God is present “in our deepest longing”, as Ignatius teaches us, and there is no longing deeper than the longing to love and to be loved.

St. John of the Cross wrote:

“And I saw the river
over which every
soul must pass
to reach the
kingdom of
and the name
of that river was
and I saw the boat
which carries souls
across the river
and the name of
that boat was love.”

All of us who share in this broken Catholic family of ours find ourselves shaken to the very core by stories of abuses committed by masquerading priests who shielded themselves behind the culture of clericalism which we now know as sin, and which so many now recognize as the fertile ground in which this evil has flourished.

But we know that many priests of integrity join many of us, the laity, who see in our “state” not something to which one is “reduced”, but rather the potential landscape for living out a graced apostolic vocation; women and men both, my grand-daughters and nieces as much as my nephews.

This is the Church for which so many of us long, made healthier and infinitely more effective in enfleshing the Good News for all, through the shared and equal leadership of women and men, priest and prophet together. Please, God -women and men, both!

We are grateful for these priests, and for Pope Francis himself, as together we seek to reform this Church of ours, that we might better serve humanity and care for the poor and the powerless, and for this precious and vulnerable creation. This to me is a light in this time of such darkness, hope in the face of such widespread, consuming despair.

May those priests and bishops who have served us and served beside us, with integrity and with loving regard, be reminded of our deep love and gratitude for them, as they suffer in ways some of us might never know.

May they know that we invite them to stand firmly with us here…now…still… reaching out to victims together and together crossing this river of suffering in Christ’s own boat of love.

Gerry Ayotte is a retired Chaplain and Counsellor living in Abbotsford, BC. He practices Spiritual Direction, in association with the Jesuit Spirituality Apostolate of Vancouver (founded by the late Jim Webb, SJ).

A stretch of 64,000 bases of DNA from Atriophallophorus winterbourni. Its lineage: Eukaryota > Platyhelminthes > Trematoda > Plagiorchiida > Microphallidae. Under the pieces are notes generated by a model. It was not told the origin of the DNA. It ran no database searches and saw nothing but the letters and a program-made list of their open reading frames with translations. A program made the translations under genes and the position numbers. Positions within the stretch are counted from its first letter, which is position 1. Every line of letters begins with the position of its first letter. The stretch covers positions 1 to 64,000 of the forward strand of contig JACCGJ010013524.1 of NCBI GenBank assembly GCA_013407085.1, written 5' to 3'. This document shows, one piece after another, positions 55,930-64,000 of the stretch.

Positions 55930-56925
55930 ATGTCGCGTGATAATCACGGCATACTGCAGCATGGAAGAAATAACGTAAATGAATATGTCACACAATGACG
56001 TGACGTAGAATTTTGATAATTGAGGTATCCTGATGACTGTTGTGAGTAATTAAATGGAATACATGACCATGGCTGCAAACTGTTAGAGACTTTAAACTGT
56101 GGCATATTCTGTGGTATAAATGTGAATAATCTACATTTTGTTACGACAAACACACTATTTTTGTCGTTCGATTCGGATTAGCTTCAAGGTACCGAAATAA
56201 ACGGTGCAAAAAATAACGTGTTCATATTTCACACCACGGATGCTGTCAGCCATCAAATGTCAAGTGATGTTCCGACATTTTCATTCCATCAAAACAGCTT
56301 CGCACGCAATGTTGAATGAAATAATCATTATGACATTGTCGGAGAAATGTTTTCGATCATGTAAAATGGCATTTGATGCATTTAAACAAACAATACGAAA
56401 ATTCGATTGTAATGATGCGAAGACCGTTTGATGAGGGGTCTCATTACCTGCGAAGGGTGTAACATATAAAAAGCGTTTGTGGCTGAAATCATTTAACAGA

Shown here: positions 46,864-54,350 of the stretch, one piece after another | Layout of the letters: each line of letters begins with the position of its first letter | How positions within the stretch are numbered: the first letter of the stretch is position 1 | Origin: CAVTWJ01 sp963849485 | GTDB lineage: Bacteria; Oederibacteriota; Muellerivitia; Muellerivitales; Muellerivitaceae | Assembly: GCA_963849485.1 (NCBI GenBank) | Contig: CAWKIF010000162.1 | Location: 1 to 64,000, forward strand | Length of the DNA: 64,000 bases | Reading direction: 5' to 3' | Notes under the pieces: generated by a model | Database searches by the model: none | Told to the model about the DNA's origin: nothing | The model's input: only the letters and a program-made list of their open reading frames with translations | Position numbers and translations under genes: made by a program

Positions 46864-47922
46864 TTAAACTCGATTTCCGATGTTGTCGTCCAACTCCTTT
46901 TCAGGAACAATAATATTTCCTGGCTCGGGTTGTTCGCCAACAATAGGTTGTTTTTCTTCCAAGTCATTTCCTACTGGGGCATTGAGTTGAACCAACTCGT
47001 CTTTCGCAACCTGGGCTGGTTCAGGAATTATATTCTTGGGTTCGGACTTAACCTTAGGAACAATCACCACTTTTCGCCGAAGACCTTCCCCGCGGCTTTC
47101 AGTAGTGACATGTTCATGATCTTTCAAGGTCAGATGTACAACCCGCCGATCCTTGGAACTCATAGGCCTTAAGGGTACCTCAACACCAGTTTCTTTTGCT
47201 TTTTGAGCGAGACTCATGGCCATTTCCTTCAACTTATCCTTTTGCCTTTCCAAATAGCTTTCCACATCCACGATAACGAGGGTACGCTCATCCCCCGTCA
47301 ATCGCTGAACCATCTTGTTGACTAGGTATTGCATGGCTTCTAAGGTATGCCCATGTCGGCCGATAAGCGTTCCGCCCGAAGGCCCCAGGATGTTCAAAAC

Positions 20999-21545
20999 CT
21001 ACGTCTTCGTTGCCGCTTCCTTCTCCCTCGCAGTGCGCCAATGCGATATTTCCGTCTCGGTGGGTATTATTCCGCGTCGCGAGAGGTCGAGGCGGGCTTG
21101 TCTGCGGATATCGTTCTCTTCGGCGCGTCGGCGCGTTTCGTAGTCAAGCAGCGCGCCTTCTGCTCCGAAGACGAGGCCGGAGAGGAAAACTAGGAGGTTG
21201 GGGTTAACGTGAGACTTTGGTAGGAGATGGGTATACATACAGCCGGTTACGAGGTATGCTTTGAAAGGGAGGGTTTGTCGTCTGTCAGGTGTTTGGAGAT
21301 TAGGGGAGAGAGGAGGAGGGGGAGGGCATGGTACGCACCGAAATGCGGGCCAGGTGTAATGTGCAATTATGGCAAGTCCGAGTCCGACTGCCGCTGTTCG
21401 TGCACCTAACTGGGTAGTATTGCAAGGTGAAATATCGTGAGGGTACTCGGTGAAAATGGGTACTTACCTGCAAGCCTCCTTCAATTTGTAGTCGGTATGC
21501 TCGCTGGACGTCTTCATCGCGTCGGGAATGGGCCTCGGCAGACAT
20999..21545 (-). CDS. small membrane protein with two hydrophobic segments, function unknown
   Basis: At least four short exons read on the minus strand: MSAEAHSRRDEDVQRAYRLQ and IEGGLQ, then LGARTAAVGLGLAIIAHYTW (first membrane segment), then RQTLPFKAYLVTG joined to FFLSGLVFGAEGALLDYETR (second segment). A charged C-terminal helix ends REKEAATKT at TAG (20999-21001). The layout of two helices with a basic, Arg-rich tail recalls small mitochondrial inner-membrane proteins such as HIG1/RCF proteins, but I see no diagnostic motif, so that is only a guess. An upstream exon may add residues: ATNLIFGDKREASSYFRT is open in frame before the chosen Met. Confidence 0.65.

• Fr. Bill Robins, S.J.
    Posted at 07:14h, 23 May Reply

    Thanks to Gerry for the wonderful reflections on the present at past! We go ahead blessed! Fr. Bill Robins, S.J., St. Ignatius Parish 1943-1960. St. Ignatius School 1948-1957, St. Paul’s High School 1957-60

    • Gerry Ayotte
      Posted at 22:25h, 23 May Reply

      Thank you, Fr. Bill. You are among the unnamed many for whose pastoral care I am grateful.

  • Ada MacDonald
    Posted at 08:37h, 23 May Reply

    Yes. I feel gratitude and admiration for many priests.

  • John Montague
    Posted at 08:54h, 23 May Reply

    I appreciated your comment “With God’s grace we learn to hold the tension within us of gratitude tempered with anger and deep grief.” That is certainly my experience having gone to an all boys catholic high school where because I was not athletic and from a poor family, I felt completely ignored and unsupported. Also being a gay catholic brings me closer to Jesus, because I live in the tension of being on the margin. John of the Cross’s poem is relevant to our church community in this twenty first century. At 73 years of age, I am beginning to understand what Jesus meant when He said: “love your enemies.”

    • Gerry Ayotte
      Posted at 22:24h, 23 May Reply

      Thank you, John. I pray that you now know yourself as a beloved brother within this broken body which we all struggle to bring into the fullness of God’s own love. I am blessed to think that somehow we are in this boat together.

  • richard grover
    Posted at 10:12h, 23 May Reply

    Thanks for your reflection on faith, gratitude, perspective, and leadership Gerry. In these times of great change you reminded us that when we stop and pray , we realize that in spite of evil, God has the power and glory, ….and that His kingdom triumphs.

  • Larry Martell
    Posted at 15:47h, 23 May Reply

    Thank you Gerry for helping me deal with an issue that has brought me closer to despair in our Church than anything I have experienced. On the positive side it is nice also to remember Fathers English and Monaghan who had such a positive effect on my spiritual journey. I would also like to add Fr. J.J. Toppings s.j. to the list.